Democrat Elissa Slotkin urges party take a lesson from Trump: 'He doesn't talk down to anybody'

Rep. Slotkin on battleground Michigan: People are ‘passionate,’ will vote person over party

Michigan Congresswoman Elissa Slotkin joins ‘Bill Hemmer Reports.’

Rep. Elissa Slotkin, D-Mich., urged fellow Democrats to take a lesson from President Trump and try to be more relatable to the average American.

“[Trump] doesn’t talk down to anybody. He is who he is, but he doesn’t talk down to anyone. And I think that there is a certain voter out there because of that who identifies with him and appreciates him,” Slotkin told Politico in an interview that was published on Friday.

Rep. Elissa Slotkin, D-Mich., urged fellow Democrats to take a lesson from President Trump and try to be more relatable to the average American.

MICHIGAN REP. ELISSA SLOTKIN WARNS DEMS ABOUT POLLS FAVORING BIDEN: THE TRUMP VOTE IS 'FUNDAMENTALLY UNDERCOUNTED'

Slotkin elaborated, saying a “certain voter” is the type of Trump supporter who appreciates that the president doesn’t belittle them and is willing to overlook his treatment of others.

“It’s not just that he eats cheeseburgers at a big celebratory dinner. It’s not just that he does things that the common man can kind of appreciate. And it’s not even because he uses kind of simplistic language—he doesn’t use complicated, wonky language, the way a lot of Democrats do,” Slotkin explained to Politico.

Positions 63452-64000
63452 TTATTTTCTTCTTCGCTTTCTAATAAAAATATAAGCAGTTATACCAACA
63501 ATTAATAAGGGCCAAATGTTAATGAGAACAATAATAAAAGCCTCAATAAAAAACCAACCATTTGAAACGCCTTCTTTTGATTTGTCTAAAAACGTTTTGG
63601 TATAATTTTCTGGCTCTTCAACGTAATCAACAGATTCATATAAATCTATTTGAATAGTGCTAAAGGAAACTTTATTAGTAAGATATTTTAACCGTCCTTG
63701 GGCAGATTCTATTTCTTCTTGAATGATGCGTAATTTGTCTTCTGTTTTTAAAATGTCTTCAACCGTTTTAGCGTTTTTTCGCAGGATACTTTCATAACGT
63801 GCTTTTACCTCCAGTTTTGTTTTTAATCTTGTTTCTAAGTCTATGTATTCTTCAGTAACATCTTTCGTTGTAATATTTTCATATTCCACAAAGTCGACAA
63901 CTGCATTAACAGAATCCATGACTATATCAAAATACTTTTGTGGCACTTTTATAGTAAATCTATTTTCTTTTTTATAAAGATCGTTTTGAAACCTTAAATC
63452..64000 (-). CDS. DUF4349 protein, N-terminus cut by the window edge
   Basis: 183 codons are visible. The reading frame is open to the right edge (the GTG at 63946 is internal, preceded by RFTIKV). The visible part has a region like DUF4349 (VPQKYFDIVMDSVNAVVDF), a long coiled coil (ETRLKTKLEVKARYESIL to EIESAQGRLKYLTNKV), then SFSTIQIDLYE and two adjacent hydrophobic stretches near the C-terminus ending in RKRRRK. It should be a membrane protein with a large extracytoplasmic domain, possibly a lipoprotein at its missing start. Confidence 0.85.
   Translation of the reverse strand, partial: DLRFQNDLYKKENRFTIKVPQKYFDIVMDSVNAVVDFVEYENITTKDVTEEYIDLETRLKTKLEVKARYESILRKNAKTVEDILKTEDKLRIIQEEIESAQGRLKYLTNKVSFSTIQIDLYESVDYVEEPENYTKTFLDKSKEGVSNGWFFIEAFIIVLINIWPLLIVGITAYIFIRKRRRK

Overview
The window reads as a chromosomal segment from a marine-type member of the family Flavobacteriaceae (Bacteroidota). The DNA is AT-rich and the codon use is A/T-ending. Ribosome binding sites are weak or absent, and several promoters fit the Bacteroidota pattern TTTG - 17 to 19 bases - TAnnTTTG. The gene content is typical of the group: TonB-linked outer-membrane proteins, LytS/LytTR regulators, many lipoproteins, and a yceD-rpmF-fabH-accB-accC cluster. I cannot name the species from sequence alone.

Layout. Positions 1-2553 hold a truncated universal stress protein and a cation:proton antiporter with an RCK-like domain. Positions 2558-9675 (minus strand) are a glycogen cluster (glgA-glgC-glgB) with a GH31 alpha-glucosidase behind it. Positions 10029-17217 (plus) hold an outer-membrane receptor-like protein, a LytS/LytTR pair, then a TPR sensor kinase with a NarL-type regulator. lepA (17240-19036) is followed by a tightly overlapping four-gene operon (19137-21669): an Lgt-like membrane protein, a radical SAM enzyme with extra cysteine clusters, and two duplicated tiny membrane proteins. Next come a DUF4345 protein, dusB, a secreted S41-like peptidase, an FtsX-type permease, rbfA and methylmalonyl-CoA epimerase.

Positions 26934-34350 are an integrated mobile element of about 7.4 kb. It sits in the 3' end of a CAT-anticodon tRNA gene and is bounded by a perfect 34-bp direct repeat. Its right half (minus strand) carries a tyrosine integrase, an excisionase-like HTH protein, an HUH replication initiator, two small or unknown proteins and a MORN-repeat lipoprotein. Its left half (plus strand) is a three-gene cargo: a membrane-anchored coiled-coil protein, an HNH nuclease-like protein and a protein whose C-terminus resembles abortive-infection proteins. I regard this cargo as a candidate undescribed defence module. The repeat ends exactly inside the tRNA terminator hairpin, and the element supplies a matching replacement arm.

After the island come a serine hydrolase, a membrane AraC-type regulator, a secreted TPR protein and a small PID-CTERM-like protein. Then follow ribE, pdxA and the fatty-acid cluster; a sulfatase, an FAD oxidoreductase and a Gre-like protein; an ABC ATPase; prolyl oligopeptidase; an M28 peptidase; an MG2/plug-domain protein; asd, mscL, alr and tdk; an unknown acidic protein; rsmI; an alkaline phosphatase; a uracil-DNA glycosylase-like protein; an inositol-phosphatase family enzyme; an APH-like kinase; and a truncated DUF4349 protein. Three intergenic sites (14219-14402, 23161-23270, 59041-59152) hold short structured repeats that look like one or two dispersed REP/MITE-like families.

“We sometimes make people feel like they aren’t conscientious enough. They aren’t thoughtful enough. They aren’t ‘woke’ enough. They aren’t smart enough or educated enough to just understand what’s good for them,” Slotkin continued. “It’s talking down to people. It’s alienating them. And there’s just certain voters who feel so distant from the political process — it’s not their life, it’s not their world. They hate it. They don’t like all that politics stuff. Trump speaks to them, because he includes them.”

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Slotkin, a moderate Democrat, won re-election last week but feels her party needs to mirror Trump’s ability to connect with voters after her party lost House seats.

“I remember, long before, literally, Donald Trump was even a twinkle in our eye, the way that people in my life here couldn’t stand political correctness,” Slotkin added. “Because the political correctness is thinking you’re better than somebody else—it’s correcting someone. Now, I happen to believe that we live in a different era, and that we have to be better than we were in previous eras. … But people do feel looked down upon."

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